Welcoming in the New Year in Puerto Vallarta Mexico


Humberto and I celebrated New Year in Mexican style. We had dinner at Farmar a small family owned restaurant in Bucerias. We ate our favourite meal there carne asada. It was easy to find a table, and the cost of the meal a modest 250 pesos including tip.

At about eight thirty we set out to Puerto Vallarta to enjoy the newly remodelled Malecon. Everyone drove carefully, in an effort to avoid accidents. In Mexico there are a tremendous number of fatalities on the roads and there is a national effort each year to try and reduce the death toll on the roads.

We got as far as Ley the supermarket with relative ease but then the police had cordonned off various streets and we found ourselves rerouted out of town. Our anxious search for a parking spot was quickly rewarded as we found a convenient spot on Calle Honduras about four blocks north of the beachfront.

We had dressed in long pants and wore long sleeved jackets the evenings are chilly. We left the truck and set off on foot and found our way down onto the Malecon. It has recently been pedestrianised and landscaped with tall palm trees and attractive paving. The only part I don’t like about the new design is the small concrete bumps they have on each side of the walkway. They are hazards or as I call them ankle breakers.

On our way onto the Malecon, everyone was searched, liquor placed in plastic cups and any weapons confiscated. Everyone was in good spirits, with a festive orderly feel to the celebrations. Music of various genres blasted out from every direction. Small groups of musicians played on the roadside for tips and we were glad to support them.

Out in the bay, a good number of yachts have gathered to usher in 2012. They have a great view of the new Malecon, all lit up , and behind it the manic electric lights blazing out out of the various clubs and restaurants. We arrived early and walking along was comfortable but in a little while we would be joined by throngs of revellers celebrating the arrival of the New Year.

Humberto suggested we go into one of the restaurants to get a table but the entrance was carefully guarded with security and the board listed dinner at 950 pesos for adults and 500 pesos for children. The place was full but we both thought the prices were extortionate. We walked on got ice cream and then stopped at the church which was so full that people were spilling onto the street outside.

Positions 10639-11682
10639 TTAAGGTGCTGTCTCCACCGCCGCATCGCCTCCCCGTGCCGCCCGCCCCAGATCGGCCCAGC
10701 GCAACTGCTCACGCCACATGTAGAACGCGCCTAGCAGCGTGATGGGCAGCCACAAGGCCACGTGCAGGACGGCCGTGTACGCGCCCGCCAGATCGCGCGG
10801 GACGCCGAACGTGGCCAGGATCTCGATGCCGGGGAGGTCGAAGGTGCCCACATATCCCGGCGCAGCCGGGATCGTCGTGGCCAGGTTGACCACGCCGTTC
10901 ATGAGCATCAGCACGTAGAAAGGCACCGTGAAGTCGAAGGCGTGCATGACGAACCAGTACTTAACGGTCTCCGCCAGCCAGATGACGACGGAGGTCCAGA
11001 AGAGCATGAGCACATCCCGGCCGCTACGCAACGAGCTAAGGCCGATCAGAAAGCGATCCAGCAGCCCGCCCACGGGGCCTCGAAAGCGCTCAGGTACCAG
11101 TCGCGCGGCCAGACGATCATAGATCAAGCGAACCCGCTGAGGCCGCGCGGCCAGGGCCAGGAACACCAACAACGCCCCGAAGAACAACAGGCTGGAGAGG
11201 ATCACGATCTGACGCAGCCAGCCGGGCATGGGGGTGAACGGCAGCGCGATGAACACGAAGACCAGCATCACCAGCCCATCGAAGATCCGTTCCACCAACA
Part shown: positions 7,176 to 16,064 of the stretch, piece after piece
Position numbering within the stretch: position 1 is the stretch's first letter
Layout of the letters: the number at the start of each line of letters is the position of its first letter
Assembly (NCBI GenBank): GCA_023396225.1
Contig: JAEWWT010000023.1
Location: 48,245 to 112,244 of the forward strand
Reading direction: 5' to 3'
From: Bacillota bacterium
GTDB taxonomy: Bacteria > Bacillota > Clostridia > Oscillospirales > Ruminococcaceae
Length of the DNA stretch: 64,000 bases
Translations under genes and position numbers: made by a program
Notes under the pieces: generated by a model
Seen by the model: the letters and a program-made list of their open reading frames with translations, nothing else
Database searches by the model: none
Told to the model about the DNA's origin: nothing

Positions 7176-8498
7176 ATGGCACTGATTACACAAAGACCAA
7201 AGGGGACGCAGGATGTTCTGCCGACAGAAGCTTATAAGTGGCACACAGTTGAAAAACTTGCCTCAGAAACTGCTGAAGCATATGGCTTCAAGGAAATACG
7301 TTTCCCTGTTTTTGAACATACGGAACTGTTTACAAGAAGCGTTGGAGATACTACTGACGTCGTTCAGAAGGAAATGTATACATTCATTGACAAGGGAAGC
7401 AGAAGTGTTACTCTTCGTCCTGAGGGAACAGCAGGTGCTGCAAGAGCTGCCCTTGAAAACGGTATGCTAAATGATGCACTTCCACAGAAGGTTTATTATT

Back to the Malecon : we hovered near to the fireworks which would announce the incoming year. Nearby at the amphitheatre a band played traditional Mexican music and songs. Humberto knew all the words and sings along. Humberto wants to dance and so do I but I am unusually stiff after playing tennis earlier in the day. We dance anyway but I am like a corpse.

At around midnight the pyrotechnics begin and it is spectacular. They start over in La Cruz and then move smoothly around the bay until it is our turn. In the UK New Year celebrations are stingy by comparison. Here in Mexico, there may be some things lacking but when it comes to putting on a good show and celebrating in style Mexico gets a resounding A+.

Humberto and I hugged each other and wished each other a Feliz Ano and found our way back to the truck. Everyone was incredibly good humoured and well mannered. As we left the Malecon I wished the hardworking Fedarales,( Federal Police) a Happy New Year and they reciprocated with an equally warm and friendly greeting.

2012 is here and we were there right at the centre of it all in Puerto Vallarta.

A very Happy 2012 to all!

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About Charlotte Ortega

I am a family physician and writer.I am an active member of the Puerto Vallarta Writers Group and I am coordinating this years International Writers Conference to be held in March in association with Los Mangos Library.Winters are spent in Mexico to escape the cold and the summers in Calgary, Alberta, Canada. I am British born but have not lived in the U.K. since 1997. My blog is intended to inform would be travellers and those who view Mexico as a preferred retirement destination on every aspect of living in Mexico, the good and the other...My husband Humberto is Mexican and is a font of knowlege on the diverse cultural and social nuances which exist in this vibrant and colourful country.
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